A Lover Sings: Selected Lyrics by Billy Bragg
Reviewed by Jason Koivu
My rating: 4 of 5 stars
More than a book of lyrics, A Lover Sings gives fans of Billy Bragg a "behind the music" look at the creation of his songs.
Bragg made a name for himself in the UK in the early 80s as a folk/punk-styled political voice for the left through strident message songs on the one hand and on-the-sleeve personal story songs that touched upon young folks in and out of love.
In the intro to the book, Bragg explains his roots and influences. Considering the punk sensibilities of his early work, it's surprising to hear that songwriters like Paul Simon had an impact on him and that the Motown sound was a favorite of his youth. I guess I shouldn't be surprised after listening for years to lines in his songs like "Remember the sadness In Florence Ballard's eyes" and references to Holland, Dozier, Holland in a song like "Levi Stubbs' Tears".
The Clash seemed a more likely source of inspiration and certainly they helped to form Bragg's ideas and sound, and yet, so too did the enthusiastic energy of the British music hall tradition contribute to his one-man-and-a-guitar performances: Billy Bragg on the South Bank Show
Bragg's brand of socialism is well summed up in his song "Between the Wars":
I was a miner, I was a docker
I was a railway man between the wars
I raised a family in times of austerity
With sweat at the foundry between the wars
I paid the union and as times got harder
I looked to the government to help the working man
But they brought prosperity down at the armoury
We're arming for peace, me boys between the wars
I kept the faith and I kept voting
Not for the iron fist but for the helping hand
For theirs is a land with a wall around it
And mine is a faith in my fellow man
Theirs is a land of hope and glory
Mine is the green field and the factory floor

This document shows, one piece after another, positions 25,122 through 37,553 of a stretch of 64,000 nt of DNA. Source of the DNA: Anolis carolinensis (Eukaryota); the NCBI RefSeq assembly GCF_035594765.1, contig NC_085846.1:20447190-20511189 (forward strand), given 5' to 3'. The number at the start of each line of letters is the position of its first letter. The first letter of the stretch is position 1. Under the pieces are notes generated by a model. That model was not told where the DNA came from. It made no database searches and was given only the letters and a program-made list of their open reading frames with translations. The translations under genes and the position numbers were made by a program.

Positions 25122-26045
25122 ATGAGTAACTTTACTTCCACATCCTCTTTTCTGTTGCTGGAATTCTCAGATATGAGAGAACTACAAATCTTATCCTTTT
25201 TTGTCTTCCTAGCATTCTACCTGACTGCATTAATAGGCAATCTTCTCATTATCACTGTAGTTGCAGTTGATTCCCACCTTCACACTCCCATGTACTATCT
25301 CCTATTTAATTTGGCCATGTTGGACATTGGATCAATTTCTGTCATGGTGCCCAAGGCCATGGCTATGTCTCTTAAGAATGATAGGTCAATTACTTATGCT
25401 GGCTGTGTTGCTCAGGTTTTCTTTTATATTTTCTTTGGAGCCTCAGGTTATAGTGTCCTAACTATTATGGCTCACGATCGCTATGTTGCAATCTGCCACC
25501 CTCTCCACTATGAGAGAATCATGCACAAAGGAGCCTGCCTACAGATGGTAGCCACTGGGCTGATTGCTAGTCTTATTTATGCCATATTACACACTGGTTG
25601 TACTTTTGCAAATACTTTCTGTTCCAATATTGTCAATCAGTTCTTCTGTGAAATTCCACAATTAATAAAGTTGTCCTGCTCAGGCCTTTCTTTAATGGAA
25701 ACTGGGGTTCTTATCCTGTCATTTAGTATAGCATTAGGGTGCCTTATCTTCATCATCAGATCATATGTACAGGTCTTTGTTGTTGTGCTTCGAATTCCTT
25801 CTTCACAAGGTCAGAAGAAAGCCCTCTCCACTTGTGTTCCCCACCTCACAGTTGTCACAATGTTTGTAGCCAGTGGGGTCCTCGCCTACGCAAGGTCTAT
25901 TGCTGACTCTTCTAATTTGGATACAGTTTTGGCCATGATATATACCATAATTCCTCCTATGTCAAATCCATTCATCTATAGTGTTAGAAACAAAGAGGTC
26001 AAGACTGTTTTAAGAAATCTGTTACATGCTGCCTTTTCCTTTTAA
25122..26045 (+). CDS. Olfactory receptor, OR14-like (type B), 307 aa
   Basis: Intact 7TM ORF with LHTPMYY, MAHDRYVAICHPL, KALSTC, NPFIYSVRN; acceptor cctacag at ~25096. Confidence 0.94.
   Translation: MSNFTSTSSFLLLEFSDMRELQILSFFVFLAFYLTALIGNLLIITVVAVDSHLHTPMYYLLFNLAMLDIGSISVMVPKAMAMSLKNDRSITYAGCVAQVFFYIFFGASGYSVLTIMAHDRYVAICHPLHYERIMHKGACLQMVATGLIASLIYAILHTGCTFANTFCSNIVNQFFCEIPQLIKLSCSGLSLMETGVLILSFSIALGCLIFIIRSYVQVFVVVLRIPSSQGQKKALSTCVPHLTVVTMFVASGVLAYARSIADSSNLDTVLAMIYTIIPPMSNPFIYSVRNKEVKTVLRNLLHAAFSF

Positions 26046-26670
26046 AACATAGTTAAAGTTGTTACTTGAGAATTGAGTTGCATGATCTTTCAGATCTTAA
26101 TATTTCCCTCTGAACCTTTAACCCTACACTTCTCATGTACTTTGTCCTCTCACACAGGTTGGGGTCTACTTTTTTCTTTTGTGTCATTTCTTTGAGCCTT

Theirs are the skies all dark with bombers
And mine is the peace we knew between the wars
Call up the craftsmen, bring me the draftsmen
Build me a path from cradle to grave
And I'll give my consent to any government
That does not deny a man a living wage
Go find the young men never to fight again
Bring up the banners from the days gone by
Sweet moderation, heart of this nation
Desert us not, we are between the wars
Reading of his struggle and the evolution his ideals underwent has always been interesting to me. He's like a version of Phil Ochs, but one who kept the faith and fought on despite overwhelming defeats and an ever-growing conservative movement in his home country.
I doubt I could've become so enamored with the man's music if it had been only politically-minded. I need the human element in my music, the personal struggle and all the emotional baggage that comes with it. Luckily, Bragg provided that in spades. Relationship woes were a constant source of material for his lyrics, especially in the early days.
It's quite exciting to be sleeping here in this new room
You're my reason to get out of bed before noon
You know when we sat out on the fire escape talking
What did you say about running before we were walking
Sometimes when we're as close as this
It's like we're in a dream
How can you lie there and think of England
When you don't even know who's in the team
Your sexual politics have left me all of a muddle
We are joined in the ideological cuddle
I'm celebrating my love for you
With a pint of beer and a new tattoo
And if you haven't noticed yet
I'm more impressionable when my cement is wet
Politics and pregnancy
Are debated as we empty our glasses
And how I love those evening classes
You really know how to make a young man angry
Can we get through the night without mentioning family
The people from your church agree
It's not much of a career
Trying the handles of parked cars
Whoops, there goes another year
Whoops, there goes another pint of beer
Here we are in our summer years
Living on ice cream and chocolate kisses
Would the leaves fall from the trees
If I was your old man and you were my missus
Give my greetings to the new brunette
The times they were a' changin' and Bragg changed with them. He kept faith with his ideals, but his life-view had to change when fatherhood came knocking. This is most in evidence upon his mid '90s William Bloke album which explores his new role as caregiver while still coming to grips with his political leanings. It's a very reflective album on the whole and second in pop accessibility only to Accident Waiting to Happen.
One detraction from the A Lover Sings reading experience was that I was given a reader's copy poorly formatted for Kindle. The type was extremely small and hard to read. I believe they just scanned the proofs and made digital files directly from them. But that's a mark against the publisher, not the book or its author. If you know you're giving a reader's copy to a reviewer, why would you give them something that's going to negatively impact their reading experience? That's the sound of somebody dropping the ball right there.
But aside from that, this was a nice behind the scenes look into the writing process of one of my favorite songwriters. Any fan rabid looking for a more intimate knowledge of Bragg should grab themselves a copy. Non-fans and new initiates should listen to some of his music first.